Ice Network

Chock, Bates take slight lead over Shibutanis

Hubbell, Donohue disappointed with third; Hawayek, Baker fourth
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Madison Chock and Evan Bates skated to a virtual tie with Maia Shibutani and Alex Shibutani in the short dance. The Olympic teammates are separated by just 0.11 points -- 73.95 for Chock and Bates, 73.84 for the Shibutanis. -Jay Adeff

Step right up and get your free dance tickets, folks. We've got a race on our hands.

When Madison Chock and Evan Bates notched a resounding victory over Maia Shibutani and Alex Shibutani at Skate America and followed that up with a silver medal at the Grand Prix Final, it seemed as if the U.S. ice dance crown vacated by Meryl Davis and Charlie White was already hovering over their heads. But the coronation is on hold, because the Shibutani siblings turned up at the 2015 U.S. Figure Skating Championships fierce, fast and ready to rumble.

After the short dance Friday, just 0.11 points separates the two teams heading into Saturday's free dance, with Chock and Bates taking the slimmest of leads.

"That's no surprise; we know very well that the Shibutanis are tough competitors, and I think our rivalry is nothing new to anybody," Bates said. "We're expecting that and I think it sets up for a really good free dance tomorrow."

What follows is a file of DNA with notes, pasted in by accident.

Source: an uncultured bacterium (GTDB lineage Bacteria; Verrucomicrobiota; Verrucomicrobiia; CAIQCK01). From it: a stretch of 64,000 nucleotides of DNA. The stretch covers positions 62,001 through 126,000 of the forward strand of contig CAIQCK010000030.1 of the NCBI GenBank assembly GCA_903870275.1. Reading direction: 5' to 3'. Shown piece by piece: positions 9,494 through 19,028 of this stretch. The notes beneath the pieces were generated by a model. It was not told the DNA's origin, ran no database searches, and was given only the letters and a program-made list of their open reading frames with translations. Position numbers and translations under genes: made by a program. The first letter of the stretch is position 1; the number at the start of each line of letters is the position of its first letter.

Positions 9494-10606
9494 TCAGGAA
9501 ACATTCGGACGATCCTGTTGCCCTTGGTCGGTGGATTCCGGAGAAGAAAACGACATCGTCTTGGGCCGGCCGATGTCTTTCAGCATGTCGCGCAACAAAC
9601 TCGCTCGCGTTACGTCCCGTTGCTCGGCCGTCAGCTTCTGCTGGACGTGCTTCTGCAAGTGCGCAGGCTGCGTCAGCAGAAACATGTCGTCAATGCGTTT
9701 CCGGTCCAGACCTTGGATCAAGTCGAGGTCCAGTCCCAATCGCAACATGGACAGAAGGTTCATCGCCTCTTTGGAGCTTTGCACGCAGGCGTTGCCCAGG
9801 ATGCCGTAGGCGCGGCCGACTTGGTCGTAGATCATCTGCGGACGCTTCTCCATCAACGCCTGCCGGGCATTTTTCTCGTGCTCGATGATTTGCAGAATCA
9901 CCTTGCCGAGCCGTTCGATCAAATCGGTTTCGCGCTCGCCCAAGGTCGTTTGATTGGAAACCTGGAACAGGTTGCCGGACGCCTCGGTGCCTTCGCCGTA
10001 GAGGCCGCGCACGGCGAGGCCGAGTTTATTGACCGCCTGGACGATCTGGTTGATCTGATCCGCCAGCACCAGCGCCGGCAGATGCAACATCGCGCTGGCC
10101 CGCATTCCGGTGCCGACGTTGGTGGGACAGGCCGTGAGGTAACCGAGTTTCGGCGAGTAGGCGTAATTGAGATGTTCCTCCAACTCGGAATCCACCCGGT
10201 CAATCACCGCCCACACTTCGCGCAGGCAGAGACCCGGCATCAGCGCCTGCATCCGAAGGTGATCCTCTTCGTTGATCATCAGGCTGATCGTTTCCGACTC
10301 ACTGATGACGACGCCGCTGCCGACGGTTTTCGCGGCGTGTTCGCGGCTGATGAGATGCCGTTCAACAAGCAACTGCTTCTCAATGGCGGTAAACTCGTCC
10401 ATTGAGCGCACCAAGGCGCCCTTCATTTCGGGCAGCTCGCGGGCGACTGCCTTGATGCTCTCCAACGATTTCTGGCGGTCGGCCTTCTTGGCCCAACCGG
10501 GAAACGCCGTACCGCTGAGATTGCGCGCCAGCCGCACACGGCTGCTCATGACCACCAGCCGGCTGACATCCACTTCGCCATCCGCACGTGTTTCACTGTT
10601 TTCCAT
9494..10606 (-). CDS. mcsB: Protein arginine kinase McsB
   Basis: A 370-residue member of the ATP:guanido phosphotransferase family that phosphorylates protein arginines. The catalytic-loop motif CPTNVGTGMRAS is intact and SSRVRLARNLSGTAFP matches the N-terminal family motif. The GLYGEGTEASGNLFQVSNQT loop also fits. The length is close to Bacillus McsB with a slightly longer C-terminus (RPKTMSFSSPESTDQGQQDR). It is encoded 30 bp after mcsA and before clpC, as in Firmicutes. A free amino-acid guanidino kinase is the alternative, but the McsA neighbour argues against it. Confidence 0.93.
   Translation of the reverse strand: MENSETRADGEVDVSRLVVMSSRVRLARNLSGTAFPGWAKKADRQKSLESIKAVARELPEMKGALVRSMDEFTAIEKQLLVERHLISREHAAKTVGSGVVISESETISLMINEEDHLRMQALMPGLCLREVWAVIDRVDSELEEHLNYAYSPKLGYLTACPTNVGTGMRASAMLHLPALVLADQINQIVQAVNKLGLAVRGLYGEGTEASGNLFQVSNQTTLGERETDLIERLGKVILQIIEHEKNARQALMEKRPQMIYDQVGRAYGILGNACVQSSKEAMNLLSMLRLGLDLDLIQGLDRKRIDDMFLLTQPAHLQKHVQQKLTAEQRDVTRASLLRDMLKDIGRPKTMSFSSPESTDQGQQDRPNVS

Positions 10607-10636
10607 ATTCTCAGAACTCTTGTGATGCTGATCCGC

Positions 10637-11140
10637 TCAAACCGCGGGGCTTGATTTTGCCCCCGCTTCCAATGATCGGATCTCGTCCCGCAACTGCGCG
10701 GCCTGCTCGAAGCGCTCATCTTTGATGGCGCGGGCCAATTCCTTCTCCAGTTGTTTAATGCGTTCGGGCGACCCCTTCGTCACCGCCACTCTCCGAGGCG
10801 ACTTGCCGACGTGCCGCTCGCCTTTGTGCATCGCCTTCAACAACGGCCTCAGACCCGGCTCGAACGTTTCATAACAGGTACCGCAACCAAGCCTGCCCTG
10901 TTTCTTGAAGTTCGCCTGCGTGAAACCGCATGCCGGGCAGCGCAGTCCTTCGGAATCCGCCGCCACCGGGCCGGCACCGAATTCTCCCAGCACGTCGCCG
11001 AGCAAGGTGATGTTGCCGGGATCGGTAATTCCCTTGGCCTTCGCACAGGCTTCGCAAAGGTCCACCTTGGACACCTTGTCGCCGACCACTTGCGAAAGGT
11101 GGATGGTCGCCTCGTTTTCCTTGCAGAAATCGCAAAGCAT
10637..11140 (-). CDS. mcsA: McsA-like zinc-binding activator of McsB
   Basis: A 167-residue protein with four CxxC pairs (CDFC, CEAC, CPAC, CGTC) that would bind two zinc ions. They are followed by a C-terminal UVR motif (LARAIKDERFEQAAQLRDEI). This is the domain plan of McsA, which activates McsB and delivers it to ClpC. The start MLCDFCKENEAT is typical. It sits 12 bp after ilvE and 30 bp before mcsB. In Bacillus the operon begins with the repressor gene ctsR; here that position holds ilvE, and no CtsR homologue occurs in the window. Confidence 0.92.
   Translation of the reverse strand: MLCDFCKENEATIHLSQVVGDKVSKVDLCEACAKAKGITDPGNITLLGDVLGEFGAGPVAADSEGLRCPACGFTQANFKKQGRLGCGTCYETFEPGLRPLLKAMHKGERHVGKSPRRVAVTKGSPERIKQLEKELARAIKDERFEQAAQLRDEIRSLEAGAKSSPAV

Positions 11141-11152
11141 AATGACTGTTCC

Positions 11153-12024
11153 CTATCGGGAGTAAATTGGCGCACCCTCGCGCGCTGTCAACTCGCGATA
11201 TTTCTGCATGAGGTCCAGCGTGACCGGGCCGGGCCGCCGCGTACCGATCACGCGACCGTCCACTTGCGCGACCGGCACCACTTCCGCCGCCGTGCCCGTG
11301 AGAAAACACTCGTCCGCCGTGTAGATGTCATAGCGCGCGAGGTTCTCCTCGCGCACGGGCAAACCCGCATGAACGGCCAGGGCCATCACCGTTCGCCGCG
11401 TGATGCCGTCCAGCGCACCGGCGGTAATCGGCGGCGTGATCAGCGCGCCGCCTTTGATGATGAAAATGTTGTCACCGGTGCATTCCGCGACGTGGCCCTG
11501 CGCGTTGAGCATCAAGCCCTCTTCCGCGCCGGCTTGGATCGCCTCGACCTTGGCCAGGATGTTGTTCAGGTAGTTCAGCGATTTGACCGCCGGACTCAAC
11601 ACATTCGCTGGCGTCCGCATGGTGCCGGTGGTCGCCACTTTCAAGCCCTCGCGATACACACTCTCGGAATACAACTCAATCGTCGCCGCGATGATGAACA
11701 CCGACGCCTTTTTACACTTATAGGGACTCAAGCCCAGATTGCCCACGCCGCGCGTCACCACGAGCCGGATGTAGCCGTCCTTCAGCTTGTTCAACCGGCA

Maia and Alex -- who earned a rousing standing ovation from the Greensboro Coliseum crowd -- credited their inspired performance to experience gained over five international competitions this season.

"We've never done that many competitions before nationals before," Alex said. "The polish this program and our free dance have now is just a step above what we've had (earlier in the season)."

All of the top teams showed the required paso doble, plus flamenco, rhythms. Earlier this season, Chock and Bates showed an almost lighthearted short dance, marked by her flirtatious glances as well as dramatic intensity. They amped up the drama in Greensboro, bringing a powerful and commanding presence to their performance of Minkus' Don Quixote.

Their straight line lift, which included several fast changes of position, was the most eye-catching of the night and earned Level 4, as did their twizzles. But the footwork elements -- including the two paso doble patterns and the midline steps -- gained Level 3. They bring 73.95 points into the free dance.

In the weeks leading up to the U.S. championships, Chock and Bates' coach, Igor Shpilband, changed much of the short dance choreography. One of the step sequences (the partial pattern) is entirely new.